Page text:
- Adequate value-for-money remains to be seen if not uncertain in the longer run. In offsetting larger and larger KIC partnerships, both direct and indicted results at EIT level becomes key, thus generating benefits for stakeholders and citizens across Europe thus beyond KIC partners themselves. Monitoring of direct outputs from KICs as well practices for dissemination is a must.
- Building upon monitoring of direct outputs and co-created practices, a strong evaluation program should be put in place willingly with all KICs actively involved, cross-fertilizing complementary techniques and methodologies. Policy learning about promising innovation models, behavioural additionality and how ‘signalling’ works in practice with rivals may be relevant contributions.
- To what extent ‘open innovation’ can be practiced collaboratively within KIC partnerships as they are participated by large incumbent companies and competitors remains an area of inquiry for EIT.
- On the positive side, EIT vs. KICs are institutional innovations (though not every novelty turns out being an innovation); and the aggregate set with hundreds of excellent partners from across Europe make the overall enterprise a unique learning space for co-creation and experimentation. Research on governance, management and content is itself a relevant area where EIT could further knowledge on more effective and efficient new innovation approaches.
- A second area of research concerns the organisational dimension of the KICs, assessing the rationale of each KICs existence vs. its corresponding dynamics on the one hand, as well as to assess the ratio of public to partners’ value each KIC may ultimately achieve on the other. The division of power and control between the EIT and the KICs needs to be reset.
- How to evaluate KICs remains to be defined and hence spelling out clear criteria of their success, as a combination of direct impact from KIC outputs plus induced changes from their models.
- KICs have still to demonstrate their ability to accelerate the pan-European growth of new start-ups, making at least some new-to-the world successful cases; it will require a strong interaction between CLCs to fulfil their role in the European innovation landscape in accessing knowledge, markets, finance, talent, etc if KICs are to articulate true inter-connected ecosystems (Isenberg, 2011) able to position Europe more successfully in the world.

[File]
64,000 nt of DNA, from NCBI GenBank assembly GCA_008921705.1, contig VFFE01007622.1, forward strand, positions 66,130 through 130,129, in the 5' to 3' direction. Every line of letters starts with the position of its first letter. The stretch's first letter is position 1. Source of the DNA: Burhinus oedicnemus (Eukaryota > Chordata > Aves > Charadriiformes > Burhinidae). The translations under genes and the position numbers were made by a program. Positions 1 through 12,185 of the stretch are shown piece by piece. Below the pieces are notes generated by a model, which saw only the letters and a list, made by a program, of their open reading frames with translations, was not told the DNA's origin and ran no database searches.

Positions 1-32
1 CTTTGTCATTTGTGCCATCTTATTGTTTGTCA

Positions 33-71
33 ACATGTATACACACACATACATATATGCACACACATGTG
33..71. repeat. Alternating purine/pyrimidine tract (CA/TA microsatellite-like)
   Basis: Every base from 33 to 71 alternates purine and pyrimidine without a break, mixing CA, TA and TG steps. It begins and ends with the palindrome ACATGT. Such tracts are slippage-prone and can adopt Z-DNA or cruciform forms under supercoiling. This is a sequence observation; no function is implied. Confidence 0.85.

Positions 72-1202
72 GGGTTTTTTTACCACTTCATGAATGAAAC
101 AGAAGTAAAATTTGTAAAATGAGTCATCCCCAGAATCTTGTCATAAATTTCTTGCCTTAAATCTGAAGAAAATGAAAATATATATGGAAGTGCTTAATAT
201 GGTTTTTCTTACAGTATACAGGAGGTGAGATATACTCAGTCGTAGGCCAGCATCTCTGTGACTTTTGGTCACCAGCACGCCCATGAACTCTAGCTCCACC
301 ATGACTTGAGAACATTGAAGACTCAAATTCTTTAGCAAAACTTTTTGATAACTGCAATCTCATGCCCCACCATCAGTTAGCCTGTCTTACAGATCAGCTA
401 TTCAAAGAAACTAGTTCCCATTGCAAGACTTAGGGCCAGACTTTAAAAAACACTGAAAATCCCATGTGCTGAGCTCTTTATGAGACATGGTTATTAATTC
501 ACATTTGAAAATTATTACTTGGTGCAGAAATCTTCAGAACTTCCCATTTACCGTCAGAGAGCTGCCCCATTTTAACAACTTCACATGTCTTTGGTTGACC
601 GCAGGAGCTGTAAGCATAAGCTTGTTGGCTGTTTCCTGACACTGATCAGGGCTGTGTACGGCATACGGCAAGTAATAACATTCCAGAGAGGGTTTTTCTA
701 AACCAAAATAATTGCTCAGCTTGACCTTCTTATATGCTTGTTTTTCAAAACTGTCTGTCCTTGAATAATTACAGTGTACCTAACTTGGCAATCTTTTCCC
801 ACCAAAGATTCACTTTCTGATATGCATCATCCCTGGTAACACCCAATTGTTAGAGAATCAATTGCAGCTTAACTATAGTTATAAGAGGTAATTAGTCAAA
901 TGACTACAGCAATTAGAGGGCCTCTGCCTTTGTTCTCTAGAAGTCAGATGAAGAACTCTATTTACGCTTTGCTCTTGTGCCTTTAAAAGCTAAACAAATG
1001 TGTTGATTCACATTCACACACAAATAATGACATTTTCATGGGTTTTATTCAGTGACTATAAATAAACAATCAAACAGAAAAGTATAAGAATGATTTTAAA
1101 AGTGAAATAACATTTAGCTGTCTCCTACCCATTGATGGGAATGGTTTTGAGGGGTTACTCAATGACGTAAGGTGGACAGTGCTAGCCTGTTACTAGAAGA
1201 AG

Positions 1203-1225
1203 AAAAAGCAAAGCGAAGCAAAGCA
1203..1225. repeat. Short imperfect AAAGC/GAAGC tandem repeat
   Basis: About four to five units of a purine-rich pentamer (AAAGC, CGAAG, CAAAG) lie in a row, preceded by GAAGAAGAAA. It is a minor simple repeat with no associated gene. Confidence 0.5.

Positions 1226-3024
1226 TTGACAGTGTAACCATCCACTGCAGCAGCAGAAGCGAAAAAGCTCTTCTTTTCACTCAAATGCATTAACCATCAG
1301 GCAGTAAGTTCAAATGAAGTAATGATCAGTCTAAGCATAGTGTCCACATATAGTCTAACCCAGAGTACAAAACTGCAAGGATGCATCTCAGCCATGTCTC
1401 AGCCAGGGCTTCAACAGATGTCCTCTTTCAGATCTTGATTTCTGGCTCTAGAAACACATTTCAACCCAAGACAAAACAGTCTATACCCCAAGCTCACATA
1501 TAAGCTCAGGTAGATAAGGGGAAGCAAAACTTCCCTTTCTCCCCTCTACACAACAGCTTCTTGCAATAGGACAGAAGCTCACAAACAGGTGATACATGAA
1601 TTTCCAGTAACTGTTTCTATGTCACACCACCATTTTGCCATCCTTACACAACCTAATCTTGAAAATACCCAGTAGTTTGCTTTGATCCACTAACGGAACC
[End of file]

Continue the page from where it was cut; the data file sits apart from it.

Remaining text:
- Furthermore, the sustainability of KICs after the seven years commitment is an open debate as their theme and dynamics will dictate to what extent and when this is feasible (ECA, 2016). Much more effort is needed to attract investments and to give their individual activities (e.g. master or doctorate programmes) enough interest to survive and develop by themselves. The three first KICs are entering into the second part of their EIT support mandate and visible outcomes are needed; alternatively redesign KICs to a logic closer to that of the CLCs i.e. the ‘Cluster EIT’ model put forward and a second generation of KICs.
- Breznitz and Ornston (2013) note that radical policy innovation is more likely to occur at the periphery of the governance structures, in low-profile agencies with relatively few hard resources and limited political prestige, less vulnerable to political interference. At the European-level, the EIT can be considered only partly to meet such conditions, especially because the EIT was proposed by former President Barroso and this created high expectations leading to risk averse governance sometimes over innovation and experimentation. Hence, with hindsight, similar kind of initiatives could benefit from some more distance to political spheres and from higher autonomy to operate.
N.B. A worth reading reference is (Tindemans and Soete, 2007), whereby a ‘hybrid model’ for EIT with manageable number of partners per KIC was proposed, in between the initial fully centralised EIT/KIC and the adopted fully decentralised EIT/KIC model actually implemented: a so-called ‘Cluster EIT’ model for the KICs would mean splitting too large KICs into more numerous but smaller KICs 2.0 closer to the logic of Co-Location Centres. KICs 2.0 would capture local nature of knowledge, reduce KIC 1.0 overheads and re-set collaboration and competition at EIT level. In addition, the report proposed a ‘European Innovation Fund’, which somehow reminds of the ‘European Strategic Investment Fund’ (ESIF). As the mid-term evaluation foreseen in the Horizon 2020 context approaches, it would be interesting and appropriate for the EIT and KICs to courageously self-evaluate progress and achievements in advance. IFI fully supports the Commission to carry out an independent assessment that would greatly benefit from inputs from all three Knowledge Triangle competent Directorate Generals and observers in the Governing Board, thus recreating balance and providing expertise.